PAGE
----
Investment and Disease Prevention

Thoughts on COVID, Influenza, and the Mission of Vivaldi Biosciences Inc.

Among the key tools* for any seasoned investor are:

  • A network of credible scholar relationships
  • An eye on societal ROI

Venture capital plays a key role in cultivating societal return-on-investment and system-level impact by curating big opportunities and supporting innovation. At the existential level, there may be no wiser investment than in innovation to prevent disease.

The pandemic serves as a global and fearsome contemporary wake-up call on disease prevention investment and societal impact: Witness two years of dropping life expectancy in the US. Back in 2014 — early days in conceiving Health2047 — American Medical Association CEO Jim Madara, MD, said, “Prevention can make an even greater impact than diagnosis and treatment of disease.” He was not wrong.

The creation of Vivaldi Biosciences Inc. was rooted in similar insight. In 2005, as a VC discussing new company formation, I met with Elliott Kieff, MD, PhD. I put this question to him: “If you only had one chip to play in medical innovation investment and scale of human impact, where would you place your bet?”

Elliott — a virologist and immunologist, member of numerous National Academies, and Chief of Infectious Disease at Harvard/Brigham/Channing Lab, had a ready answer: an improved universal flu vaccine. Echoing in the background was the grim history of the 1918 Flu epidemic. I agreed.

Elliott recruited U.S.-based Peter Palese, PhD and Adolfo Garcia-Sastre, PhD — leading reverse genetics inventors and Live Attenuated Influenza Vaccine (LAIV) scientists. We formed and venture funded Vivaldi Biosciences, a biotechnology company devoted to advancing pandemic preparedness using designer genetic flu vaccine technologies and commercializing them for scale and impact. Its scientific founders— subsequently joined by Vienna-based Thomas Muster, PhD—have tenaciously pursued their influenza vaccine improvement premise in both the US and Europe for more than three decades.

Fast forward to the waning days of 2019 and the emergence of SARS-CoV-2. For global civilization, COVID represents the modern era’s nearest-scale disaster to the 1918 flu epidemic.

To quote Mayo Clinic Vaccine Research Group Director Greg Poland, MD on the progression of the prolonged pandemic:

“There was not one virologist I know of, including myself, not one of us thought we would see anything other than Delta subvariants. Instead, out of nowhere came Omicron. None of us expected that. And now what Omicron is demonstrating is something I have never really seen in my career before called convergent evolution, which means that what we’re seeing is a swarm of Omicron subvariants battling one another for dominance.”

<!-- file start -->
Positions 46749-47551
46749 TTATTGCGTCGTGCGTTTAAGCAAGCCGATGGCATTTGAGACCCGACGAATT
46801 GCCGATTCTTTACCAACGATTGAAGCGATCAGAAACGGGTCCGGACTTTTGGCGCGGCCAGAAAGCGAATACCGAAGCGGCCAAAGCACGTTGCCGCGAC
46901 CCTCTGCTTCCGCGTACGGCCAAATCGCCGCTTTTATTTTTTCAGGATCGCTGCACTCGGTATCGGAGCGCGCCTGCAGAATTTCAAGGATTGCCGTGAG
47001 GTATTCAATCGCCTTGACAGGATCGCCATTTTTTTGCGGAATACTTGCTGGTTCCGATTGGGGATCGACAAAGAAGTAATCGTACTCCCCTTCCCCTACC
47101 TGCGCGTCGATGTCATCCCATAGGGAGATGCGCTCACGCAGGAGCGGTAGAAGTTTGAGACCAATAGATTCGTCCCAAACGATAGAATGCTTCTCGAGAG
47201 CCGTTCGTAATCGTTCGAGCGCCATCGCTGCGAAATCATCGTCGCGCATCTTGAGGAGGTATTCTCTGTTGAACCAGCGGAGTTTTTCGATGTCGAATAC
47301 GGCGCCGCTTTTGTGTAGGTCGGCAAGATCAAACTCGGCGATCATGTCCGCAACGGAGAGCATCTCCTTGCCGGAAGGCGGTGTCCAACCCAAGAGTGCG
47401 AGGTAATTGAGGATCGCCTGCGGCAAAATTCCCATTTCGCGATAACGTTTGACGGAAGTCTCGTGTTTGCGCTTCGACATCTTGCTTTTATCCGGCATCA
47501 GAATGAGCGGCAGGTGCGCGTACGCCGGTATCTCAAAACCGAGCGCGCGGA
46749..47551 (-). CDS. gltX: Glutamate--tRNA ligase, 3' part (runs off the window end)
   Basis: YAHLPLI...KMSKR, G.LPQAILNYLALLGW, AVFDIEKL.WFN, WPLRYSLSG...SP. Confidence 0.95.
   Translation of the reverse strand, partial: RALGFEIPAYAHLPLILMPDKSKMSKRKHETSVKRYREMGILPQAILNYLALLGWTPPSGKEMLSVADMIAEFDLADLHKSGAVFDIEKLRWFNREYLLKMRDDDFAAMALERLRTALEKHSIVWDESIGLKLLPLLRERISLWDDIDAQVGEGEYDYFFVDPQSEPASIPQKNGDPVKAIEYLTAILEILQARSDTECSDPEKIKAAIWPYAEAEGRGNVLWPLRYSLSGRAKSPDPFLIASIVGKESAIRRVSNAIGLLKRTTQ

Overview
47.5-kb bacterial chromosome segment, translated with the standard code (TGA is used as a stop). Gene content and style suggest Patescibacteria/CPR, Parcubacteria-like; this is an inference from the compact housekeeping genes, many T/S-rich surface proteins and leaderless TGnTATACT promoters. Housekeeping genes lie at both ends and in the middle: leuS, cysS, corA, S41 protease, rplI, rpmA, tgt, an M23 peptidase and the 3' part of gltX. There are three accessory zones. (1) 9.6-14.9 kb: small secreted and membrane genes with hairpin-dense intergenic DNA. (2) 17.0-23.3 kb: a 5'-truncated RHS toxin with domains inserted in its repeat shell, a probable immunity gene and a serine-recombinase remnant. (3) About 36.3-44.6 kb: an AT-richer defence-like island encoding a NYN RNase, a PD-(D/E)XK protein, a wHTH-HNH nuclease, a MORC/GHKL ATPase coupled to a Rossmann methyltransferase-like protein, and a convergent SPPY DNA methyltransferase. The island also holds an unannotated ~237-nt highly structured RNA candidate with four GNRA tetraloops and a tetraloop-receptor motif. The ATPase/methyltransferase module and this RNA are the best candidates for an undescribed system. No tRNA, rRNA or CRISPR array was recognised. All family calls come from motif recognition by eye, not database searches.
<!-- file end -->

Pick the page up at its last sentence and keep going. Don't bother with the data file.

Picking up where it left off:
In the fight against COVID, breakthrough mRNA vaccine development, and technology even newer than Palese’s reverse genetics, became a foundational pillar in immediate response to initiate recovery from the pandemic. But the full toll has not yet been tallied and future threats loom large. Disease prevention innovation remains essential at societal scale.

Elliott was right in calling out the imminent risk of future pandemic. Between 2006 and 2020, close calls with influenza, two previous SARS outbreaks, and Ebola rapidly emerged and burned out. Global influenza surveillance and annual vaccine adaptation for drift-and-shift mutation strains were in place. But the global community was still left scrambling to react to the sudden emergence of COVID-19 and its unprecedented evolution of highly transmissible and lethal strains.

We have been harshly reminded that we must continue to prepare on many levels and across many disciplines. Among the addressable issues:

  • Support of governmental funding priority for fundamental scientific research, with advocacy and focus in the vein of Research!America
  • Insufficient attention on vulnerable and aging populations
  • Barriers to and gaps in universal healthcare access in all nations
  • Global air travel networks and instantaneous outbreak spread
  • Consistently parsimonious public health spending
  • Gaps in WHO disease surveillance and epidemiology
  • Incomplete understanding of zoonotic disease emergence and cross-species transmission
  • Antibiotic resistance
  • Insufficient vaccine preparedness, distribution, cold-chain logistics, and public acceptance
  • The need for more vibrant research-based pharmaceutical innovation and industry
  • Enormous burdens placed on our physician workforce, a global treasure

Mother Nature has put us on notice again. We’ve had our wake up call. Vivaldi Biosciences has not lost sight of future influenza pandemic risk, with every bit of the morbidity and mortality hallmarks of COVID. It continues its quest for improved universal influenza vaccine. Investing in preparation and prevention is never the wrong bet.

*My toolkit includes experience as: a Massachusetts General Hospital and Mort Schwartz/Bob Moellering-trained ID clinical specialist at the onset of the HIV/AIDS crisis; a University of Chicago and Elliott Kieff-trained virologist and human herpesvirus scholar; a JHBSPH Health Advisory Board (HAB) member for 18 years through the tenure of three deans focused on the practice of public health; a Max Essex associate on the HSPH International Council and HIV/AIDS Institute/Initiative, chiefly in Botswana; a member of the University of Chicago Biological Sciences Division and Pritzker School of Medicine Visiting Committee (former chair) for 30 years; a member of the AMA’s Health2047 Inc. and Health2047 Capital Partners ecosystem since 2014, supporting Jim Madara, MD; a serial biotech and healthcare entrepreneur and operator in the VC ecosystem for 30 years; and a 25-year collaboration with Larry Cohen, PhD, CEO Health2047, and Bill Wick, MBA, CEO Vivaldi.